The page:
Eight Key Considerations to Come From Lifecycle's most Recent Accounting Update Seminars
Lifecycle’s Summer Accounting Update seminars took place following the conclusion of the Financial Reporting Council’s (FRC) triennial review and addressed what it means to accountants.
A number of key queries were posed time and time again. Here, Lifecycle partner and compliance expert Val Steward, who led each of the 13 sessions, covers the top eight considerations that practitioners should bear in mind, both in terms of financial reporting and in respect of some key risk management matters. If they’re doing nothing else, they should be doing these:
#1 Determine the most suitable framework between FRS 105 and FRS 102
Under UK GAAP, most micro‐entities have the option of reporting under FRS 105, the Financial Reporting Standard applicable to the Micro‐entities Regime or FRS 102, the Standard applicable in the UK and Republic of Ireland.
Despite the simpler FRS 105, accounts for many companies that qualify as micro‐entities continue to be submitted under FRS 102 1A.
It’s essential that practitioners consider FRS 105 on a case‐by‐case basis and speak to their clients about which framework to use. Discuss the benefits and pitfalls of each before deciding which standard is most suitable for their business. Not doing so could leave practitioners open to criticism.
#2 Recognise the difference between related party loans and intercompany balances
The treatment of directors’ loans under FRS 102 still causes an element of confusion for some practitioners.
Although there is a concession in the revised FRS 102 for the treatment of director / shareholder loans in small companies, this does not apply to intercompany balances. If these are included as long‐term and interest is not charged, they must still be processed as a complex financing transaction.
#3 One size certainly doesn’t fit all when it comes to accounting policies
Accounting policies should be tailored to a company's individual situation and made more entityspecific. ‘Boilerplate’ accounting policies are very much frowned upon by the regulators.
#4 Make sure the numbers add up when analysing operating leases
Leases have always posed a problem for the accountancy profession because of their subjective nature and ability to manipulate leasing transactions as ‘off balance sheet finance’.
Practitioners should ensure that total obligations over the life of the lease are fully analysed. This can be included as only one figure in FRS 102 1A accounts.
#5 The impact of timings on deferred tax assets
Remember that a deferred tax asset, in respect of trading losses, should only be recognised if it is likely to be reversed in the foreseeable future.
#6 Consider Brexit uncertainty when financial reporting
The UK Government and FRC have issued guidance on accounting and auditing if there's no Brexit deal.
It’s important to remember that FRS 102 1A accounts must still show a true and fair view. So, accountants need to ensure that any significant Brexit‐associated risks are reflected in the accounts submitted.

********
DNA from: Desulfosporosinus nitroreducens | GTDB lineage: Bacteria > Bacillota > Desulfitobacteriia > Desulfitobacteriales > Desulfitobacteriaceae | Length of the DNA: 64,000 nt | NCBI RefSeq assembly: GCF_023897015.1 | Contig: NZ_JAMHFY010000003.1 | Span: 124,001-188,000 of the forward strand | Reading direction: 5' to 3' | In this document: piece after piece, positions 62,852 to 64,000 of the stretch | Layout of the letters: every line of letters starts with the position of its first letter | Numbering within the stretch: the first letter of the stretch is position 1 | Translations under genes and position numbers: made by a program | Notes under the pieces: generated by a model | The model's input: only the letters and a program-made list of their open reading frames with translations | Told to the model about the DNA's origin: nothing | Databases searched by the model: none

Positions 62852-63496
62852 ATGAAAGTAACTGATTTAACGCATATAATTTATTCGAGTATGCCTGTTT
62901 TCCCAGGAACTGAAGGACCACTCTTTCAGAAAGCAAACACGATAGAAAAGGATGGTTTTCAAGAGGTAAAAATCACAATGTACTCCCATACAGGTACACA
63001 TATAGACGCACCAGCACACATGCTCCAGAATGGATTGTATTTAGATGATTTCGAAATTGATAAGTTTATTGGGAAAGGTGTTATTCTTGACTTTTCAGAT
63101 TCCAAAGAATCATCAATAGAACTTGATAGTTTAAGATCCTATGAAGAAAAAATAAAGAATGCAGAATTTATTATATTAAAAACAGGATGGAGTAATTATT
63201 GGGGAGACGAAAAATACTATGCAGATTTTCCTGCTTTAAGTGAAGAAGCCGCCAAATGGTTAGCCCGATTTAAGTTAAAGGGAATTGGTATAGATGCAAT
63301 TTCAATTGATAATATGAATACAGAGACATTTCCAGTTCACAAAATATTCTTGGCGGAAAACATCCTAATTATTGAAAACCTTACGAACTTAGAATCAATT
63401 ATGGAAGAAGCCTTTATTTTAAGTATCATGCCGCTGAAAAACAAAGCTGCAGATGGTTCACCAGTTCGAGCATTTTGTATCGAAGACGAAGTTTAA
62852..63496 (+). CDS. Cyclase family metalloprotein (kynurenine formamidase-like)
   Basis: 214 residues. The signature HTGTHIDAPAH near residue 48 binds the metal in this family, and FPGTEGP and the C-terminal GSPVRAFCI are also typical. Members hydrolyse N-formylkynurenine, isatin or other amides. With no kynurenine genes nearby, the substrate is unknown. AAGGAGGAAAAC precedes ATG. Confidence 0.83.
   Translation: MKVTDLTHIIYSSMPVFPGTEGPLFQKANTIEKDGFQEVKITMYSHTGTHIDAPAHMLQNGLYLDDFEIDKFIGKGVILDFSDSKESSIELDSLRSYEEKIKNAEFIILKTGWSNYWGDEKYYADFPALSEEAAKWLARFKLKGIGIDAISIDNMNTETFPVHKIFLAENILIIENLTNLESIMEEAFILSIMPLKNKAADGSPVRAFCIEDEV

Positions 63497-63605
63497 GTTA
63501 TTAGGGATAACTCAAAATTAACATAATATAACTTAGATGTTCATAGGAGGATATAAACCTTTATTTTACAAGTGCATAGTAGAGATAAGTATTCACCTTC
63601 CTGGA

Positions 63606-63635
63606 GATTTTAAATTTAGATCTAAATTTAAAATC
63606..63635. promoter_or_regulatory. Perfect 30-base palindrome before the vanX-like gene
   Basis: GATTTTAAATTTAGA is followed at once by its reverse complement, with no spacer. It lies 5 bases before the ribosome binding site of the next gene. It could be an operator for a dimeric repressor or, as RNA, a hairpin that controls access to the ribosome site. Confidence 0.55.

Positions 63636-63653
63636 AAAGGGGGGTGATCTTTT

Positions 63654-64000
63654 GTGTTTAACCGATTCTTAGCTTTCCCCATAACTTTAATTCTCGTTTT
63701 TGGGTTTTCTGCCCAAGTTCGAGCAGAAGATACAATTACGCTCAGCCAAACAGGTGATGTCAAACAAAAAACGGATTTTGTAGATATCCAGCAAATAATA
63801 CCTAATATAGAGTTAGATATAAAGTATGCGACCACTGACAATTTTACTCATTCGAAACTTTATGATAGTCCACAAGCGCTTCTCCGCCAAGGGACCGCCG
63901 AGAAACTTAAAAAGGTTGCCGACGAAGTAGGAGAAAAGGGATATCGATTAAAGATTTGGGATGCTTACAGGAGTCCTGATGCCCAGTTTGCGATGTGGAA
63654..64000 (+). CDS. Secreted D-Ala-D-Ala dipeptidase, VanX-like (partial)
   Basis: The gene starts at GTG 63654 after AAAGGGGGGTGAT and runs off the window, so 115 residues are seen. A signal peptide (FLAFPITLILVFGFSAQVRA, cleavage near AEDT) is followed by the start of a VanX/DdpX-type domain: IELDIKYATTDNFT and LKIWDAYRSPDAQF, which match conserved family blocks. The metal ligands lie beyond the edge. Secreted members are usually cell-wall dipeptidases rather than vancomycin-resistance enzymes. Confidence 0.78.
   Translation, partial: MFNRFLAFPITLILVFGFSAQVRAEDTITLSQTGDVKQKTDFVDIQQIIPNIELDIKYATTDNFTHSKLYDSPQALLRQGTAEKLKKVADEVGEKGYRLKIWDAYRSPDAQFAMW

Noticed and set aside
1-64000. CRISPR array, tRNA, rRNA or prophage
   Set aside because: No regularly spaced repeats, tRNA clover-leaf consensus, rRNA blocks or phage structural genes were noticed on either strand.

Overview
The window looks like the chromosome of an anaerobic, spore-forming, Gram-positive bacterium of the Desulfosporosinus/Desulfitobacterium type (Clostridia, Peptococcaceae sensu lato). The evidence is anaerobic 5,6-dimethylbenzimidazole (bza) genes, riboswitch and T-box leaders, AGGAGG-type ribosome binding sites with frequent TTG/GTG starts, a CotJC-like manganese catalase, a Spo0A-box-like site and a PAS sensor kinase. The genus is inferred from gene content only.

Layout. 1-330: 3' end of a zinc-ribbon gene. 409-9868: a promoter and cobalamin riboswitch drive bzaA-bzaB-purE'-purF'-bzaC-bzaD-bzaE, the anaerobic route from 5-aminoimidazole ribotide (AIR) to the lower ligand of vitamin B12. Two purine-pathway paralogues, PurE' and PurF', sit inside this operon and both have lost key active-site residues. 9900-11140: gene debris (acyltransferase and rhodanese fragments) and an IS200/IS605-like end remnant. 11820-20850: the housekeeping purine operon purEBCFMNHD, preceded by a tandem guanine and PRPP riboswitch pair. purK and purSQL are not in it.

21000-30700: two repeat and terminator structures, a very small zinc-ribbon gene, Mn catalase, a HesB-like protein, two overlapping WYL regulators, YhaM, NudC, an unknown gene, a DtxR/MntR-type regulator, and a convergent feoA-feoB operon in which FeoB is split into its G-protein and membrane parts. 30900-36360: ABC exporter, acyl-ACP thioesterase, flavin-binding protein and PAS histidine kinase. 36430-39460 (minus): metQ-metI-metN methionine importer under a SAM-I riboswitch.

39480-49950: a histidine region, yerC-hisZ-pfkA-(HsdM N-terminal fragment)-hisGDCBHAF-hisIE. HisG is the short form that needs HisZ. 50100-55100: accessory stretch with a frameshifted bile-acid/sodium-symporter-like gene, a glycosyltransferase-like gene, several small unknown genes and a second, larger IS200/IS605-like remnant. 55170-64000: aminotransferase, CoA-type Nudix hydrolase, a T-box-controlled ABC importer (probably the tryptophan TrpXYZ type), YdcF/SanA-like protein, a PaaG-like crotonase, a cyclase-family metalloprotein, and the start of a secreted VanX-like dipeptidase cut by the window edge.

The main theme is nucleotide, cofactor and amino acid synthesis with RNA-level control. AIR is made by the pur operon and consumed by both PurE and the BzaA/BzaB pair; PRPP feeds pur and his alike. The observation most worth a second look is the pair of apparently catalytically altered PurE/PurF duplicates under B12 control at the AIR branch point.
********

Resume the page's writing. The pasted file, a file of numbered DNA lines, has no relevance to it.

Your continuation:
#7 The heat is on in terms of Anti‐Money Laundering
With the regulators answering to the Office for Professional Body Anti‐Money Laundering Supervision (OPBAS), it is inevitable there is an increased focus on this area.
So, it’s essential that all practitioners closely examine their AML policies and procedures and ensure that they’re being adhered to.
#8 GDPR should not be overlooked
We’re just over a year on from the introduction of the General Data Protection Regulation (GDPR) and, for many firms, it’s been put on the back burner. This can’t be the case.
Accountants hold and deal with vast amounts of confidential client data and must respond to these changes ‐ the way all businesses must now handle data with the GDPR. This means having the appropriate privacy policies in place and ensuring that personal data is only ever communicated in a secure manner.
Those accountants who were unable to attend Lifecycle’s most recent CPD Accountancy Update seminar can now watch the webinar here for free.
About the Lifecycle network:
Lifecycle is a unique network for accountants ‐ provided by the Leonard Curtis Business Solutions Group.
It provides member accountants with a comprehensive range of specialist services ‐ and the expert support required ‐ to improve their client offering at every stage of a business’ lifecycle.
From company formation to cessation and all stages in between.
Lifecycle is free to join and also offers members many additional benefits. These include access to competitively priced Professional Indemnity insurance cover, a regular programme of free training and education and discounts on products and services relevant to their business and clients’ needs.
Services offered by Lifecycle include: Company secretarial and formation; equity finance for SMEs; debt advisory for SMEs; personal debt advice; corporate restructuring, insolvency and cessation; debt finance for SMEs; cashflow maximisation; property solutions and legal services.
By Val Steward, Lifecycle partner and compliance expert.